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Three sorts of people which came and serued in Ireland.

THERE were three sundrie sorts of seruitors which serued in the realme of Ireland, (1) Normans, Englishmen, and the Cambrians, which were the first conquerors of the land: the first were in most credit and estimation, the second were next, but the last were not accounted nor regarded of. The Normans were verie fine in their apparell, and delicate in their diets, they could not féed but vpon
The Normans fine in their apparell and delicat in their diet. deinties, neither could their meat digest without wine at each meale: yet would hey not serue in the marches, or anie remote place against the enimie, neither would they lie in garrison to kéepe anie remote castell or fort, but would be still about their lords side to serue and gard his person; they would be where they might be full and haue plentie, they could talke and brag, sweare and stare, and standing in their owne reputation, disdaine all others. They receiued great interteinement and were liberallie rewarded, and left no meanes vnsought how they might rule the rost, beare the sway, and be aduanced vnto high estate and honour. In these things they were the first and formost, but to serue in hosting, to incounter with the enimie, to defend the publike state, & to follow anie martiall affaires, they were the last and furthest off. And for asmuch as those noble and worthie seruitors, by whose seruice, trauels and industrie, the said land was first entred into and conquered, were thus had in contempt, disdaine, and suspicion, and onelie the new comes called to counsell, and they onelie credited and honored: it came to passe that in all their dooings they had small successe, & by whole and little their credit decaied, and nothing came to effect or perfection which they tooke in hand.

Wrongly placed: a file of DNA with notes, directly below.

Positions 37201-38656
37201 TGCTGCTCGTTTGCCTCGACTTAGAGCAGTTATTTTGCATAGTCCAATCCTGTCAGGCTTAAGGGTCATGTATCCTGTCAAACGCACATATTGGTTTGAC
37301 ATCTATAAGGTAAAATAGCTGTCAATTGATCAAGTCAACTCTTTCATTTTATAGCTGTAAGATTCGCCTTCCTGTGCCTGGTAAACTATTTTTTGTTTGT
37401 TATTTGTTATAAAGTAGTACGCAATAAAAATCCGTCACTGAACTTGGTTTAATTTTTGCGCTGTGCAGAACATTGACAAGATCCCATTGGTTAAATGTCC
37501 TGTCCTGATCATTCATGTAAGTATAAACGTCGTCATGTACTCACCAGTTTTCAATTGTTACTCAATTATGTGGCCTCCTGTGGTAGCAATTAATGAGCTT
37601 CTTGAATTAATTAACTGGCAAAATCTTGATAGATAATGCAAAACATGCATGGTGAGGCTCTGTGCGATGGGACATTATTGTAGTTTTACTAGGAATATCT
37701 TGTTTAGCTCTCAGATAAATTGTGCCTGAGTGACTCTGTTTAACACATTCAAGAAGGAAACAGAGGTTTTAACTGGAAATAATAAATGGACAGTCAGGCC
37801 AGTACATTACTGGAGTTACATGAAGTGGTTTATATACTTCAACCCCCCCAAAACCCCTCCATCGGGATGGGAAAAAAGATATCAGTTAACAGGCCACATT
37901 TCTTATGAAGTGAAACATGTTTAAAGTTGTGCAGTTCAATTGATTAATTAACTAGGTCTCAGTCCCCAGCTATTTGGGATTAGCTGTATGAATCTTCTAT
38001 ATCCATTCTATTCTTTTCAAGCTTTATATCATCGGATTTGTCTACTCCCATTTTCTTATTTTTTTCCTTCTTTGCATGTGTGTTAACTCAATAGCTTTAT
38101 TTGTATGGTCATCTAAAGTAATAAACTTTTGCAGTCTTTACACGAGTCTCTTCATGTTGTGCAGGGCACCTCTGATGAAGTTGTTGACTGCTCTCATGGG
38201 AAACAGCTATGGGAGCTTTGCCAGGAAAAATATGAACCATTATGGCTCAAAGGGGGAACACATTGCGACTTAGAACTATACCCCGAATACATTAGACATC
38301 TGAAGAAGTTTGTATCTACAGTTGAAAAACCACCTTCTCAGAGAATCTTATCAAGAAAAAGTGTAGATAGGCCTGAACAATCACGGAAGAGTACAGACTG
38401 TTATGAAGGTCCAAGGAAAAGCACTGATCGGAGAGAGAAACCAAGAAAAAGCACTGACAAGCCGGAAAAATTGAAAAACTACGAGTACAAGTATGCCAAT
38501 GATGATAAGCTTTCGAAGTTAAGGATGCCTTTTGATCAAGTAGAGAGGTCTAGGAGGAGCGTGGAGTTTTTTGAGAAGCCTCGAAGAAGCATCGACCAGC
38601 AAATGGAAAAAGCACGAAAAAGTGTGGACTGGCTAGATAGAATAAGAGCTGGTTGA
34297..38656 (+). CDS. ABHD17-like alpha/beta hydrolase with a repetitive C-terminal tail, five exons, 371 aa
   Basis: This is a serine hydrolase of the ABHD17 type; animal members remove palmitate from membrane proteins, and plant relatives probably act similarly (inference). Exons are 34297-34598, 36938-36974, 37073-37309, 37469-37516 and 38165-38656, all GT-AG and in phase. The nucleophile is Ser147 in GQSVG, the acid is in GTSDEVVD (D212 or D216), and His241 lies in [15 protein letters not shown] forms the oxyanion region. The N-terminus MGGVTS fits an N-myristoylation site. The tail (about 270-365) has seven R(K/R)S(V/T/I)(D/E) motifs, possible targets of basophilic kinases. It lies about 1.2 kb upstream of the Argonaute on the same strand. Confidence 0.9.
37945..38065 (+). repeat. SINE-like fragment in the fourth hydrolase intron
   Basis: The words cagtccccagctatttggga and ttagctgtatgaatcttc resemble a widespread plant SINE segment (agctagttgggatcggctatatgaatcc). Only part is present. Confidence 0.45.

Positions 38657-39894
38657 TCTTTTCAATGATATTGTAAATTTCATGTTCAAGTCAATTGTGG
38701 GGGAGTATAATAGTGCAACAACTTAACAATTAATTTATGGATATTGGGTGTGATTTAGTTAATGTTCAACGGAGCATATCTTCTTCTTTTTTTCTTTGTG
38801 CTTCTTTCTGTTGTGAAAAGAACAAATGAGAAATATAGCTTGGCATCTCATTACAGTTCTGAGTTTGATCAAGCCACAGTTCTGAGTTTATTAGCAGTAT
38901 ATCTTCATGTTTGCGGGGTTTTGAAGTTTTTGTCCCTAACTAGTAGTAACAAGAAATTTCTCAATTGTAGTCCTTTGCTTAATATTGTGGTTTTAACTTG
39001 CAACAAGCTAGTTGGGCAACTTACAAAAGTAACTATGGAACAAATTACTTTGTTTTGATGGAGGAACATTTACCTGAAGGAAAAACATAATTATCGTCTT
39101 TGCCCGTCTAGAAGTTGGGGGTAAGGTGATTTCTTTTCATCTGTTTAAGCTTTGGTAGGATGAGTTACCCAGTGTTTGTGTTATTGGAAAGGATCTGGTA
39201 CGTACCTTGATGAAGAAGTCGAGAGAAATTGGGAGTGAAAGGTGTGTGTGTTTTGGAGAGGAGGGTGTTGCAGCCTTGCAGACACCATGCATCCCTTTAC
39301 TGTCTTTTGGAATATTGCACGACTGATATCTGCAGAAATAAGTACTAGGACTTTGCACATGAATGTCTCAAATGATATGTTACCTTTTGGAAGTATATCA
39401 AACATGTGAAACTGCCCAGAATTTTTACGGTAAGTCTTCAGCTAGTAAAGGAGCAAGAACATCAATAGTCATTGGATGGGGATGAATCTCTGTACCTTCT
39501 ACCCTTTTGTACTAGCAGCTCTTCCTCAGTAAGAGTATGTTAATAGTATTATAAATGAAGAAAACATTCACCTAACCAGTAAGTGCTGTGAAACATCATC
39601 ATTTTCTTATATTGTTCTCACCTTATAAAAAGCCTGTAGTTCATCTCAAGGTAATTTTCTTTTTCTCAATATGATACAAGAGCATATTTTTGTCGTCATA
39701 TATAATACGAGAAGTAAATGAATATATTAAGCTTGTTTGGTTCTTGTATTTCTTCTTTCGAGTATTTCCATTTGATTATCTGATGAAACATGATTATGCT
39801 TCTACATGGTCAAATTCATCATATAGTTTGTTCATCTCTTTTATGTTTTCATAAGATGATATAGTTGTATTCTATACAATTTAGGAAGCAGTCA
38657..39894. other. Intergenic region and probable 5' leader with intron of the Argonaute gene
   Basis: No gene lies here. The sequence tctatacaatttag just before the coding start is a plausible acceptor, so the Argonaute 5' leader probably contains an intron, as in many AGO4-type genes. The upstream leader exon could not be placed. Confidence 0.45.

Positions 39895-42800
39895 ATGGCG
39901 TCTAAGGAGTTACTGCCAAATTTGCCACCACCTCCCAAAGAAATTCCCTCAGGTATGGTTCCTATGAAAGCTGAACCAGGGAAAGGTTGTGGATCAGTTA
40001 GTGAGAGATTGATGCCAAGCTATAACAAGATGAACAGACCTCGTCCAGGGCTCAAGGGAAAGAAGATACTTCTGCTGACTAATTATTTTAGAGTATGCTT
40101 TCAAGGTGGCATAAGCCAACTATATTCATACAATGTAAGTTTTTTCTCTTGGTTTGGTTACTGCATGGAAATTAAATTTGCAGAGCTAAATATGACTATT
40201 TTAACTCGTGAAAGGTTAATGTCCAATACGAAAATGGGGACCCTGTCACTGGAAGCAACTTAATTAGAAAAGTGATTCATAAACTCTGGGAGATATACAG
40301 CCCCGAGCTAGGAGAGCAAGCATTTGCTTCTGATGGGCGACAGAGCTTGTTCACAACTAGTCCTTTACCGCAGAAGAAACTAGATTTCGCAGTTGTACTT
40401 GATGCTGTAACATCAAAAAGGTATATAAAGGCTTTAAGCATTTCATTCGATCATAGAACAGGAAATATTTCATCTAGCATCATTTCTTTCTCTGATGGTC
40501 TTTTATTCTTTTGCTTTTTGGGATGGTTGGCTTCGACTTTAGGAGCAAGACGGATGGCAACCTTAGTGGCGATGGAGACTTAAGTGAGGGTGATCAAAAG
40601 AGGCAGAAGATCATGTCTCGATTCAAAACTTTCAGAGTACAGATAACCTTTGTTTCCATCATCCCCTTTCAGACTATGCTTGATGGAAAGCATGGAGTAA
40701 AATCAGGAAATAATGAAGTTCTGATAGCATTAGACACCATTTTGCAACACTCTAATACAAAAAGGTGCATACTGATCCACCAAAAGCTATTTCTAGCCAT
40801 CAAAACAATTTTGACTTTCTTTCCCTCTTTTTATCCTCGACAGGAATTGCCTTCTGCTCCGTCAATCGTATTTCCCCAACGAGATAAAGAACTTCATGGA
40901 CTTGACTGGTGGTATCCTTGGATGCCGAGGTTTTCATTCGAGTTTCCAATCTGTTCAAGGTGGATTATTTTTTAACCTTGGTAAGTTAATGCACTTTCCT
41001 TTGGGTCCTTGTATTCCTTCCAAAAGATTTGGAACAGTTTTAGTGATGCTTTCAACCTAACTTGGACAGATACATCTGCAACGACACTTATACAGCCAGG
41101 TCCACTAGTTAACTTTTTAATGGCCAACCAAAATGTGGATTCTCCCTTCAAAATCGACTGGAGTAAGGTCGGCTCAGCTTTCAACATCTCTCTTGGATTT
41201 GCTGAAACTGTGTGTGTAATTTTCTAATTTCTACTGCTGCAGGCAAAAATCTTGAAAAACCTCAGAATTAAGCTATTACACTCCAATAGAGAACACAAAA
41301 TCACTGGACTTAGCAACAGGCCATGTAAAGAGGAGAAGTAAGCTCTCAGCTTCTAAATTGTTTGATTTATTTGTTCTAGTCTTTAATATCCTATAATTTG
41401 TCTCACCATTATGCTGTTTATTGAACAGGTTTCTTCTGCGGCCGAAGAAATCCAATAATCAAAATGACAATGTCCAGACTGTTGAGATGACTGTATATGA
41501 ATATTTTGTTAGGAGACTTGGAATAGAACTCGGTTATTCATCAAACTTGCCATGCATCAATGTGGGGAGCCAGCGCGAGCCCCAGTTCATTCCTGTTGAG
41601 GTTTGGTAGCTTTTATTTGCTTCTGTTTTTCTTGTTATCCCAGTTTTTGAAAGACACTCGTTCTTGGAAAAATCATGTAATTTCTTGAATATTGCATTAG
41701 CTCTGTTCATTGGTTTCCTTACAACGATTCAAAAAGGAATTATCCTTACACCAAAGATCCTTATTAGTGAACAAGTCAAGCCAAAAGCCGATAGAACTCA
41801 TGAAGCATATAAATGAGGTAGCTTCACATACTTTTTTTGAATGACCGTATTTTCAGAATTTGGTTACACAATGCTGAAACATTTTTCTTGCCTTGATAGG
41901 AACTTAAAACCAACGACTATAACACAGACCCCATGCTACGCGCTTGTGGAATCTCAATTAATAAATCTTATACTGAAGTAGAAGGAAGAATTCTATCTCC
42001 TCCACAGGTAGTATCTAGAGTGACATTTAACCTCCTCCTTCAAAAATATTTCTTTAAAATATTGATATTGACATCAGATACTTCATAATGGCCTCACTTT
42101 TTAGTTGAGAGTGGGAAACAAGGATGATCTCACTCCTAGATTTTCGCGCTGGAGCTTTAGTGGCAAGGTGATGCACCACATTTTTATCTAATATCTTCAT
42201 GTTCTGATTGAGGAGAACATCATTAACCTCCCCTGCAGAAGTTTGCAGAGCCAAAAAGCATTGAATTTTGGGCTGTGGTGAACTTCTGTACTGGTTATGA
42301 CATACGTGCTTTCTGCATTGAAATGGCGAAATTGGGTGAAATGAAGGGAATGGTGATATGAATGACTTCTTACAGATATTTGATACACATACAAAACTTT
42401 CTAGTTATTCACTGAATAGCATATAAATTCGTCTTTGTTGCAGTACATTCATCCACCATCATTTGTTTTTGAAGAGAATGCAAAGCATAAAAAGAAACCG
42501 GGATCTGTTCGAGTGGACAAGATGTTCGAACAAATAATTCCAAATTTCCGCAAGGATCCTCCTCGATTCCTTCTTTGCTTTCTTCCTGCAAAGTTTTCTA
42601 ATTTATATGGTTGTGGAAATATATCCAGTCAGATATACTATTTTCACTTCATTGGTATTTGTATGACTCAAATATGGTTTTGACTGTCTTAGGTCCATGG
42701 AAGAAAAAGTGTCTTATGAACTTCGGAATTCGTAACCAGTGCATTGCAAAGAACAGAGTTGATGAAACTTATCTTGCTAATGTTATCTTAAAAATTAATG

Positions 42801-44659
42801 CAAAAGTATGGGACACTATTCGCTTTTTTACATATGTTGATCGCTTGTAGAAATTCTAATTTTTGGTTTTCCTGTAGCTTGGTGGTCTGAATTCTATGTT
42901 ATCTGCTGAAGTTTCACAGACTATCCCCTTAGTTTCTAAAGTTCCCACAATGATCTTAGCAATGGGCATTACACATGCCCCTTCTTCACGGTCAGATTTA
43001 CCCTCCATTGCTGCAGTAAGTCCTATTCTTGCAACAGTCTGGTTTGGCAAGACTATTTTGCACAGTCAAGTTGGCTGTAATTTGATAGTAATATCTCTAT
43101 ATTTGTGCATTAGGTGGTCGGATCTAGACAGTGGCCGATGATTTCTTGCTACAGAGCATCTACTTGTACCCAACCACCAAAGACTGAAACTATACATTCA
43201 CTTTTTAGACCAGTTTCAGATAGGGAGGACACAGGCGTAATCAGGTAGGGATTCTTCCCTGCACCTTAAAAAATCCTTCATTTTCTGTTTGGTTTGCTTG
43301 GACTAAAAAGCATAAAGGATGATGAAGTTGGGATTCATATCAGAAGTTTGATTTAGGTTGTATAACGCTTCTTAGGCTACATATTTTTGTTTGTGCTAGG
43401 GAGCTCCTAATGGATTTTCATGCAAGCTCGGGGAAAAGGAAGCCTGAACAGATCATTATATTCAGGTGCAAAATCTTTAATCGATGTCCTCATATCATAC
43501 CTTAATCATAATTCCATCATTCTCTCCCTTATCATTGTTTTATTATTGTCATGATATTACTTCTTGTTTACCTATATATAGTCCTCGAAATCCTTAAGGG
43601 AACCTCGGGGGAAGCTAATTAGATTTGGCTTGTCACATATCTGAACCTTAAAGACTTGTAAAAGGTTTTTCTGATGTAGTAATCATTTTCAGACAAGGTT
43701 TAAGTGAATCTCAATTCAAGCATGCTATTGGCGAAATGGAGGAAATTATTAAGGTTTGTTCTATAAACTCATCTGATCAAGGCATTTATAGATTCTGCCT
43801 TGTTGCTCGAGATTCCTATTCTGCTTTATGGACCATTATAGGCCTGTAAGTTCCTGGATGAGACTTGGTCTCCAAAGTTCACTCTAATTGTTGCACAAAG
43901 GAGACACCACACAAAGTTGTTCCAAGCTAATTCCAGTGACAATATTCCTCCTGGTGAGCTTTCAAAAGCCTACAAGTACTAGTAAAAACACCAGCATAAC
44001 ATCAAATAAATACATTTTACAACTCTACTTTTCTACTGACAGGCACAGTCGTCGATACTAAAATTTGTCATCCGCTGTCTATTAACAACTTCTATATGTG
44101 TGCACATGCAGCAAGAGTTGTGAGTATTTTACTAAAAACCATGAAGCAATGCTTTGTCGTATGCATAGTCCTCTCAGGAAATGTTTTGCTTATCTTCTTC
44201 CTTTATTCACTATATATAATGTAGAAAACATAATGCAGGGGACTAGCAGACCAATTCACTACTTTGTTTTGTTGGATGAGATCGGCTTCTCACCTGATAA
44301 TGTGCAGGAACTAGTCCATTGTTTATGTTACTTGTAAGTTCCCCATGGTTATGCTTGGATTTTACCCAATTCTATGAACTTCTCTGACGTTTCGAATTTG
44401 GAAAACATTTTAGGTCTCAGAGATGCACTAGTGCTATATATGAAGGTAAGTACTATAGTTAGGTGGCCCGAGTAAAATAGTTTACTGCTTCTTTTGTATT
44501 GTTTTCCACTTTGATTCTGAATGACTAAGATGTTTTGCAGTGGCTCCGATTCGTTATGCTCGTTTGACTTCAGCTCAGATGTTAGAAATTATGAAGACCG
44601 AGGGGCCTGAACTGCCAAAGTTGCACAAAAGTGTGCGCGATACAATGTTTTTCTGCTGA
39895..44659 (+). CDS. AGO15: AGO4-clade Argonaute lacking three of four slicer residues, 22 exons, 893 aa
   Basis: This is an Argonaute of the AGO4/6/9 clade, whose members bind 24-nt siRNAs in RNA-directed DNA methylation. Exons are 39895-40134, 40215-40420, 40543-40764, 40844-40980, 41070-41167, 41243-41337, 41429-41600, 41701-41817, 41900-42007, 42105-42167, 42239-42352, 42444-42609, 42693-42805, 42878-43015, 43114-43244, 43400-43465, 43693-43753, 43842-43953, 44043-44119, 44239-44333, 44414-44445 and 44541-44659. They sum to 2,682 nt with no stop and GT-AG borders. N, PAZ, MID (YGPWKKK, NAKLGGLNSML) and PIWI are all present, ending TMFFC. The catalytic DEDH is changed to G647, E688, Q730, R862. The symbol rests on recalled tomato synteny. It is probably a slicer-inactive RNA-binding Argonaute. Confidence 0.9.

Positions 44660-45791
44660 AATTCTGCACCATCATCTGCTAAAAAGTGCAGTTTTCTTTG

(1) This king, besides England and Scotland, had in his rule and gouernement the ducllie of Normandie, and the earledomes of Gascoine, Guien, Aniou, & Poitiers, beside the losse of that which came to him by the right of his wife. And albeit he trusted the Englishmen well inough yet being borne on the other side of the seas, he was more affectionated to the people of those prouinces there subiect vnto him: for of them he chose both them which were of his councell in peaceable gouernment, as also his seruitors in martiall affaires. And albeit he had of euerie of these prouinces some, yet bicause Normandie was the chiefest, and he duke thereof, they went all vnder the name of Normans, and so called Normans.

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